Author | James R. Klinger, MD

Articles

Monitoring the response to therapy for pulmonary arterial hypertension, part 2

October 21, 2009

Despite the recent development of several new therapies, pulmonary arterial hypertension (PAH) remains an incurable disease. Careful monitoring of disease progression is vital to ensuring that patients receive maximal medical therapy before the onset of overt right-sided heart failure. In part 1 of this article, I reviewed the role of the history and physical examination, chest radiography, electrocardiography, echocardiography, and pulmonary artery catheterization. In part 2, I focus on MRI, cardiopulmonary exercise testing (CPET), the 6-minute walk test, and biomarkers.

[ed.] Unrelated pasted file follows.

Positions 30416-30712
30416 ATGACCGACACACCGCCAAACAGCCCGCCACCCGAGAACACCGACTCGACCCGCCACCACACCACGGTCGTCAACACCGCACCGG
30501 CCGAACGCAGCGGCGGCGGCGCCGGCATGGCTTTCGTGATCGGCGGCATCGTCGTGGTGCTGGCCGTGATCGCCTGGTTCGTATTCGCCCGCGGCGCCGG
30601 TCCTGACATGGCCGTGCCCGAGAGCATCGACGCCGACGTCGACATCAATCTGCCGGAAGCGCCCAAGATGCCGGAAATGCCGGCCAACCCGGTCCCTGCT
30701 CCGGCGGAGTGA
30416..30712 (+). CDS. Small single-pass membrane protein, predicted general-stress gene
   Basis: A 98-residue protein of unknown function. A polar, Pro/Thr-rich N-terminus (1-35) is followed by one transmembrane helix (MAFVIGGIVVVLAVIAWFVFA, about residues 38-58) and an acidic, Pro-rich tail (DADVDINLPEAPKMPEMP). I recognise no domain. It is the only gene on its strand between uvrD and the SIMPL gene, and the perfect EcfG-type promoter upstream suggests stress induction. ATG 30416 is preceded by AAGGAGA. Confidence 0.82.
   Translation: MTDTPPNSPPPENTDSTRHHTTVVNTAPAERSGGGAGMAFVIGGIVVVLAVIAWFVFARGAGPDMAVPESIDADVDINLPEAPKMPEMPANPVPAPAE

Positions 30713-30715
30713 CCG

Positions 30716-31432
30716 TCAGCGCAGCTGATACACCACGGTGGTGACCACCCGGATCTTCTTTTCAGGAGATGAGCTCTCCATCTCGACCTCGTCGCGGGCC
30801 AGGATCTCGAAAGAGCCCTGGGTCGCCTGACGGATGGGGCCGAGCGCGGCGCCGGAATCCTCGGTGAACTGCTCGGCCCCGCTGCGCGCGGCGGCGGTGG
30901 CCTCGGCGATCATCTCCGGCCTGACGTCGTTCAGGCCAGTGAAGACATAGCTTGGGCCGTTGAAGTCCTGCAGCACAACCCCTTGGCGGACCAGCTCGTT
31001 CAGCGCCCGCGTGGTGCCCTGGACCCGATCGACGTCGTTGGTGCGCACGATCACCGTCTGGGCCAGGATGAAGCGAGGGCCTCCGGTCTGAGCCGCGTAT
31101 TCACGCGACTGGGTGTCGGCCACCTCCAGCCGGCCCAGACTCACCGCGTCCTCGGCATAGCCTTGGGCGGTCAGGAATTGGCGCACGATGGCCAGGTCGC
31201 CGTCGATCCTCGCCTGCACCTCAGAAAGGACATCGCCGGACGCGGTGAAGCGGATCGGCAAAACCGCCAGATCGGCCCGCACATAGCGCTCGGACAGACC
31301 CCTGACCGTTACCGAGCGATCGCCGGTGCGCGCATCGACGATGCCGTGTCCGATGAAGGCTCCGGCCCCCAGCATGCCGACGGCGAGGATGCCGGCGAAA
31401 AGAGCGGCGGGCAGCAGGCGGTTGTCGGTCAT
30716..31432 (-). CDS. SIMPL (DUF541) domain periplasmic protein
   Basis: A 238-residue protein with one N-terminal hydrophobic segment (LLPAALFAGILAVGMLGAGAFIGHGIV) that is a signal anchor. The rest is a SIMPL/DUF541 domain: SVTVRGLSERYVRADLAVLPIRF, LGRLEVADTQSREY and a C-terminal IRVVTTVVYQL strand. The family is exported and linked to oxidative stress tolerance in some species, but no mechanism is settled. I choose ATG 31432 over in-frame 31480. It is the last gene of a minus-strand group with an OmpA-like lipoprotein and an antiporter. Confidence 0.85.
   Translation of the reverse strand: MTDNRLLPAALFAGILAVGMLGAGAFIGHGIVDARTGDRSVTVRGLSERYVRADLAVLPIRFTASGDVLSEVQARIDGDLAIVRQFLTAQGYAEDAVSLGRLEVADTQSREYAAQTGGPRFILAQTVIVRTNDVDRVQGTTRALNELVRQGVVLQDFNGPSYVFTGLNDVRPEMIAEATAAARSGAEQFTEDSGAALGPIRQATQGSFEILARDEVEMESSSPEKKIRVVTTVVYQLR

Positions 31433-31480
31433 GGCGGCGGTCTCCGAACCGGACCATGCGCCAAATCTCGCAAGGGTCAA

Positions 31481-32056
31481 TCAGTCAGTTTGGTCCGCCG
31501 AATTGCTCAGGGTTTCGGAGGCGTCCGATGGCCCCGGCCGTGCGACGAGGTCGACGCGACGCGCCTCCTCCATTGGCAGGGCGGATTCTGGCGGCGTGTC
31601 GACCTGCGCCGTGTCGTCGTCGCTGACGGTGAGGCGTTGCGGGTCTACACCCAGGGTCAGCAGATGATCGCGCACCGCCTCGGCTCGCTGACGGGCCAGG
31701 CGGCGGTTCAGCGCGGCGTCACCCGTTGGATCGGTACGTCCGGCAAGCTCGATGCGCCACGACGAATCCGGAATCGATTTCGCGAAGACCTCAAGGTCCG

Pulmonary arterial hypertension: Monitoring the patient’s response to therapy, part 1

October 01, 2009

Careful monitoring of disease progression is vital to ensuring that patients with pulmonary arterial hypertension receive maximal therapy before the onset of overt right-sided heart failure. Routine follow-up includes the evaluation of symptoms, functional class, and exercise capacity and assessment of pulmonary pressures and right ventricular (RV) function. Transthoracic echocardiography (TTE) offers a noninvasive and fairly reliable technique for monitoring pulmonary artery pressure (PAP) and structural changes of the right side of the heart. However, TTE does not reliably assess cardiac output, right-sided filling pressures, or pulmonary venous pressure. Pulmonary artery catheterization may be particularly useful in patients who have inconsistent findings, such as a reduction in PAP measured by TTE in the presence of worsening symptoms or other signs of disease progression. An increase in RV end-diastolic pressure, usually above 10 mm Hg, is a concern and warrants consideration of additional therapy even if other hemodynamic and clinical parameters are unchanged. (J Respir Dis. 2009;30(1-2)